When massive stars reach the end of their lives and explode in a supernova, they can leave behind huge structures in space called supernova remnants. These are often favorite targets of astronomers because of their beautiful and distinctive shapes. They include the famous SN 1987A remnant that was imaged by the James Webb Space Telescope last year. Now, astronomers using Webb have peered closer at this remnant and found something special inside.

The SN 1987A supernova was first observed in 1987 (hence its name) and was bright enough to be seen with the naked eye, making it extremely recent by astronomical standards. Stars live for millions or even billions of years, so observing one coming to the end of its life in real time is a real scientific treat. When this star died, it created a kind of supernova called a core collapse, or Type II, in which the heart of the star runs out of fuel, causing it to collapse suddenly and violently. This collapse it so severe that the material rebounds and is thrown out in an explosion traveling up to a quarter of the speed of light.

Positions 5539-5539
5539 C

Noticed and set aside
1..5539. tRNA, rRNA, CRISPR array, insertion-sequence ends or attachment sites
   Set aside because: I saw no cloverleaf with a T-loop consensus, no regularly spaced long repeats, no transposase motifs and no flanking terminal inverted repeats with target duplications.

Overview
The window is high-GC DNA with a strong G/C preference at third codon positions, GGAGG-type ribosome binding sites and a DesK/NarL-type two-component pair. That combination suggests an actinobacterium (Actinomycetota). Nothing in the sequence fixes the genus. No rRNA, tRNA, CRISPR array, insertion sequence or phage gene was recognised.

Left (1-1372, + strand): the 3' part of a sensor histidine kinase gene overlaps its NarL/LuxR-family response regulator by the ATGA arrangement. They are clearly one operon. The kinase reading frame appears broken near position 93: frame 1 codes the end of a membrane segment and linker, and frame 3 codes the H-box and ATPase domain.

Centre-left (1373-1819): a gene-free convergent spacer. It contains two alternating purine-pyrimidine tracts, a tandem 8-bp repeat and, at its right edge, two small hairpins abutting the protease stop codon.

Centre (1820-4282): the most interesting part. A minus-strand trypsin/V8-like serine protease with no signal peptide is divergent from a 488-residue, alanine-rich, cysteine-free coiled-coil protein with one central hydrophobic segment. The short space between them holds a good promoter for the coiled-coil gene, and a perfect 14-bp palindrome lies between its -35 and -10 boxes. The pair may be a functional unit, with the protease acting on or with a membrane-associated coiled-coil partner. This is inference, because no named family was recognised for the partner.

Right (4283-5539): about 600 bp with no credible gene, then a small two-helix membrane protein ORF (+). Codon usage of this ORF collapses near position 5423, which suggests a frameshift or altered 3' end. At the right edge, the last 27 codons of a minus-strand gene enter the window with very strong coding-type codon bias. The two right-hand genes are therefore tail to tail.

Read more
Hubble spots a massive star forming amid clouds of dust and gas
This image from the NASA/ESA Hubble Space Telescope is a relatively close star-forming region known as IRAS 16562-3959.

A stunning new image from the Hubble Space Telescope shows the birth of a new, massive star at around 30 times the mass of our sun. Nestled with a nearby star-forming region called IRAS 16562-3959, the baby star is located within our galaxy and around 5,900 light-years from Earth.

You can see the sparkle of bright stars throughout the image, with the star-forming region visible as the orange-colored clouds of dust and gas stretching diagonally across the frame. These clouds are where dust and gas clump together to form knots, gradually attracting more dust and gas, growing over time to become protostars.